• Join over 1.2 million students every month
  • Accelerate your learning by 29%
  • Unlimited access from just £6.99 per month

Does Julius Caesar suggest that Shakespeare agreed with the Lord Bishop of Winchester?

Extracts from this document...

Introduction

English Coursework Essay Title "Since then Princes can not be Gods by nature, being framed of the same metal and in the same mould that others are; It foloweth directly, they are gods by Office; Ruling, Judging, and Punishing in Gods steede & so deserving Gods name here on earth." A sermon preached at Westminster before the King and Queens Majesties...by the lord Bishop of Winchester (1603). Does Julius Caesar suggest that Shakespeare agreed with the Lord Bishop of Winchester? In this essay I am going to talk about Shakespeare's views and then decide if the play Julius Caesar goes suggest that Shakespeare agrees with the Lord Bishop of Winchester. In oreder to find out if William Shakespeare views do dagree with that of the Lord Bishop of Winchester I am going to dissus the Character of Julius Caesar and also describe Shakespeare's view on who is fit to govern. Shakespeare presents Julius Caesar as a powerful man, this is shown in the play, when Caesar has returned as a hero and a victorious general from a civil war between himself and Pompey, on arrival, Caesar is celebrated by the people of Rome, he is celebrate with processions through the streets of Rome and his statues are decorated by his followers. ...read more.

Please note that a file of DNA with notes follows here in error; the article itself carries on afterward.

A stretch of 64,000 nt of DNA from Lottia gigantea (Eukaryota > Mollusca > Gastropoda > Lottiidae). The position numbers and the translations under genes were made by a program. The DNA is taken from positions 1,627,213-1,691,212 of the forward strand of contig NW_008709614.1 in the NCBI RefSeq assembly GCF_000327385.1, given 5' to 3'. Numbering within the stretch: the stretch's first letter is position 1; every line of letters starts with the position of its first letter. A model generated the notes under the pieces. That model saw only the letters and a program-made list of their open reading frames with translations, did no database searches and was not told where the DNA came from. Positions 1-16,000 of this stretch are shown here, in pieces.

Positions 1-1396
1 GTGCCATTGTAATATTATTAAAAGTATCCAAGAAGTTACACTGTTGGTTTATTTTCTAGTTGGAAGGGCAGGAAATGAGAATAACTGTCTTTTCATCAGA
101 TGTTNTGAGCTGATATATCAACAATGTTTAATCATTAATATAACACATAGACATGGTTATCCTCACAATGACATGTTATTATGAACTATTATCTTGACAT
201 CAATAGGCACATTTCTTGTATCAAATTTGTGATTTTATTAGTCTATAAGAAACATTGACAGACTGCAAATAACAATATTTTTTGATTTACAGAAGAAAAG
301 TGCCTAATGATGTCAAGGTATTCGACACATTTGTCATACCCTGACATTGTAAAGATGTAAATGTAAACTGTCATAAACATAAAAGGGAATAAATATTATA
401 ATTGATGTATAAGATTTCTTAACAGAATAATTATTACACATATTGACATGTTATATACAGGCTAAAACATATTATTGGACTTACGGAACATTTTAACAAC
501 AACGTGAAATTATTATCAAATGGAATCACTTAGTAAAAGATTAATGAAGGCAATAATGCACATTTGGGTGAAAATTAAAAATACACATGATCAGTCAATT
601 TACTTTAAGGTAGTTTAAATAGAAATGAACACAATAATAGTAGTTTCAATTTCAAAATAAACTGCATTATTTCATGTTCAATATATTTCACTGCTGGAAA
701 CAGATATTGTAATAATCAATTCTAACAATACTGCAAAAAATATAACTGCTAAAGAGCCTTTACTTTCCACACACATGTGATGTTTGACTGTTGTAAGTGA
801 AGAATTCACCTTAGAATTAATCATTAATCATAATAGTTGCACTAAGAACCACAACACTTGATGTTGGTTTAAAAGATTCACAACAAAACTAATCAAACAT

Middle

This shows how self important the character of Caesar is. Caesar's self-importancy is shown when Caesar presents himself as being powerful and god-like. "I rather tell thee what is to feared Than what I fear: for I am Caesar" (1.2.211) This quoteation shows Ceasar portraying himself as being powerfuls and god-like, saying that he does not fear anything and that he tells people what to fear. This self important view of himself ulimatly leads to his death as he goes to the senate believing he will receive the crown and become king but instead he is assisated. Caesar may show to people that he is powerful and does not fear any thing but in his privacy he is paranoid and inceure this shown when he orderes for a priest to sacrafice an animal to predict his future, due to Calpurnia, his wife dream and he is also scared of the thunder and lightning during the night. William Shakespeare had very uncommited views about who is fit to govern, I believe this because in th play Julius Caesar he leaves the audience with many questions but no answers. ...read more.

Conclusion

By presenting the plebians as a mob capable of violence and easily manipulated the establishment would feel Shakespeares words supporting the nessesary control of the monarch. Shakespeare has set the play in Rome so that any discussion that occurs from the play is safe, and that his ideas are shown on a stage and he can get away with his ideas by presenting them in a story. The audience can accept it as a story, a history lesson or as a serious debate on those who posses power. It is interesting that there are obvious similarities between the historic figure of Queen Elizabeth and William Shakespeares Julius Caesar. Shakespeare's Julius Caesar was childless therefore after he was assasinated he had no heir, this led to instabilty within Rome, which ultimaly led to the occurance of a civil war. Queen Elizabeth was also childless and she had no obvious heir. In addition some people were feeling Queen Elizabeths power was becoming unacountable could William Shakespeare be suggesting that Queen Elizabet was vunurable to assasination? Thus, Shakespeare does not tell us about who he believes is fit to govern but leaves it with the audience to answer the queations that he raises. James Ware Mr Howarth ...read more.